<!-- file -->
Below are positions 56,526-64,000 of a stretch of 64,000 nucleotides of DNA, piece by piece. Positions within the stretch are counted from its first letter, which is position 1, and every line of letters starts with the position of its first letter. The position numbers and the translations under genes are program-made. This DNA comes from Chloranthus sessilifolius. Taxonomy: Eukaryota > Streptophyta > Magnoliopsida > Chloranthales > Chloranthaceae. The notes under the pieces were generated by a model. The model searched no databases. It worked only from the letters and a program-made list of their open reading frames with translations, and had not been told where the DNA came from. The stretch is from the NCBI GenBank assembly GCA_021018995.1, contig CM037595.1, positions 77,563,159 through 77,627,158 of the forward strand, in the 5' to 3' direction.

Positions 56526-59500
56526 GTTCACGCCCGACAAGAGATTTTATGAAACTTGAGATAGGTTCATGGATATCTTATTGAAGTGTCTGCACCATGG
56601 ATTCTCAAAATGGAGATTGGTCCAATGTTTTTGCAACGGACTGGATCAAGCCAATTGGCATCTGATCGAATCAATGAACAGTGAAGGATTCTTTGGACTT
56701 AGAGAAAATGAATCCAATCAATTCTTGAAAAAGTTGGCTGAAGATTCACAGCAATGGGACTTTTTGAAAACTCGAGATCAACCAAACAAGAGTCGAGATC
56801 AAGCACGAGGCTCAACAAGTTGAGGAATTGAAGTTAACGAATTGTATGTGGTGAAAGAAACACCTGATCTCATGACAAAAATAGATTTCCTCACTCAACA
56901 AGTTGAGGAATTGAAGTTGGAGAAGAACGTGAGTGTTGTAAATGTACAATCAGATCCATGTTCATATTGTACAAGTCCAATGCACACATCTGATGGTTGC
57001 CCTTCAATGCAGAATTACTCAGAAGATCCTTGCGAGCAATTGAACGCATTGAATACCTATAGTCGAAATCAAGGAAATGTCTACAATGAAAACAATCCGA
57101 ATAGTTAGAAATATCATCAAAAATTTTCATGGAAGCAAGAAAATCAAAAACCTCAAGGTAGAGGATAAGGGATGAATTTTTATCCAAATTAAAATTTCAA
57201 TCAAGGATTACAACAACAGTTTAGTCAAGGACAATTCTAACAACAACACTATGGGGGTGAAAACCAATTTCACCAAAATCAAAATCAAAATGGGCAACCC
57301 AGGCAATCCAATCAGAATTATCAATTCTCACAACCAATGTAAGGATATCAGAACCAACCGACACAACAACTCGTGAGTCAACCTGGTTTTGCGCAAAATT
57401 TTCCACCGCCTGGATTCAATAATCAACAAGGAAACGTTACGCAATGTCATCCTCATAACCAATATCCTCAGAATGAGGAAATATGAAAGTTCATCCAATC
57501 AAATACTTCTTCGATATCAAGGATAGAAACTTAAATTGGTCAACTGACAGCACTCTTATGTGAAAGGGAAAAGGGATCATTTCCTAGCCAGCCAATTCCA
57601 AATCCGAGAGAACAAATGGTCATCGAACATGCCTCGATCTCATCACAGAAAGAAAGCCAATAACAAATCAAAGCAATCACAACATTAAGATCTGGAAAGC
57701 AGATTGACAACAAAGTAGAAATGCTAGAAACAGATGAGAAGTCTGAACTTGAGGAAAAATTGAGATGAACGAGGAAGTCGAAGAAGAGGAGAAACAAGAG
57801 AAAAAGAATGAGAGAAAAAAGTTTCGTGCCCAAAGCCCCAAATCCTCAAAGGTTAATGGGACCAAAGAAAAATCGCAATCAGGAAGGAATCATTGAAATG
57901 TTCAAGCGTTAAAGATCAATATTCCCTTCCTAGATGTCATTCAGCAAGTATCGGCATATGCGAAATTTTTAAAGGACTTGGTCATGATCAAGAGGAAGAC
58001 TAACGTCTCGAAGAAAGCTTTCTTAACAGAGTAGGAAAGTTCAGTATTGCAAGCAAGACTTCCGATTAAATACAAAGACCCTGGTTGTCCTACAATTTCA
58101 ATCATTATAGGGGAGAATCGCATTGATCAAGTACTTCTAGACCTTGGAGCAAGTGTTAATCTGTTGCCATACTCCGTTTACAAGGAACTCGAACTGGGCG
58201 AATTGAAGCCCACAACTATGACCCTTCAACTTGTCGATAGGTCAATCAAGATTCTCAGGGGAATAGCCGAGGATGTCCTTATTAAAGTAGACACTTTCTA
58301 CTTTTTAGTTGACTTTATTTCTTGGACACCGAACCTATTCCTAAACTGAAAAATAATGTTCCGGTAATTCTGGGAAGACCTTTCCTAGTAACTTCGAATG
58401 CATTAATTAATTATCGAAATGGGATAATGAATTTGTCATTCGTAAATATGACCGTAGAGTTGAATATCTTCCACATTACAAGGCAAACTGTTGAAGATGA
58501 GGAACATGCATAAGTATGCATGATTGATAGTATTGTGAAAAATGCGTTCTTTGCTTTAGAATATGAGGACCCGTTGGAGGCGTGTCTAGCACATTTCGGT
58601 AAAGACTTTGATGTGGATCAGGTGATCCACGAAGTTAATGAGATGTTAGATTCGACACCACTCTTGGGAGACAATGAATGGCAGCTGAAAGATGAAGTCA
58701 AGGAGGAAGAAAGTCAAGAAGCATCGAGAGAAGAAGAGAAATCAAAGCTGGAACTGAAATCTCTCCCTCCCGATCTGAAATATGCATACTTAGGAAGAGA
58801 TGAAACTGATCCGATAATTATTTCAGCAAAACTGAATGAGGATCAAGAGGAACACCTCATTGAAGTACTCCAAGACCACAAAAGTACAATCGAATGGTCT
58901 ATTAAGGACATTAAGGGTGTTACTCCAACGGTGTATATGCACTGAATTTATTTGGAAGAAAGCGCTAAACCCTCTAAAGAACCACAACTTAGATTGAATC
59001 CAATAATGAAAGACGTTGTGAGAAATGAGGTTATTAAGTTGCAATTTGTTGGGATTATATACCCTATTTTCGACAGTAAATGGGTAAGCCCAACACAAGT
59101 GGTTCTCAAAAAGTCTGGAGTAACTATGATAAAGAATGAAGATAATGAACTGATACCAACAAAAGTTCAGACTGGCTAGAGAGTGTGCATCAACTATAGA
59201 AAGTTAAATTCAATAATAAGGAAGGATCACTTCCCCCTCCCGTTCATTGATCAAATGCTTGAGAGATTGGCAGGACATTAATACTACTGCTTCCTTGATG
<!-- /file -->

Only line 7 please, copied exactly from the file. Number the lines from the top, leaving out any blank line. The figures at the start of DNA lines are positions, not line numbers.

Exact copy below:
56901 AGTTGAGGAATTGAAGTTGGAGAAGAACGTGAGTGTTGTAAATGTACAATCAGATCCATGTTCATATTGTACAAGTCCAATGCACACATCTGATGGTTGC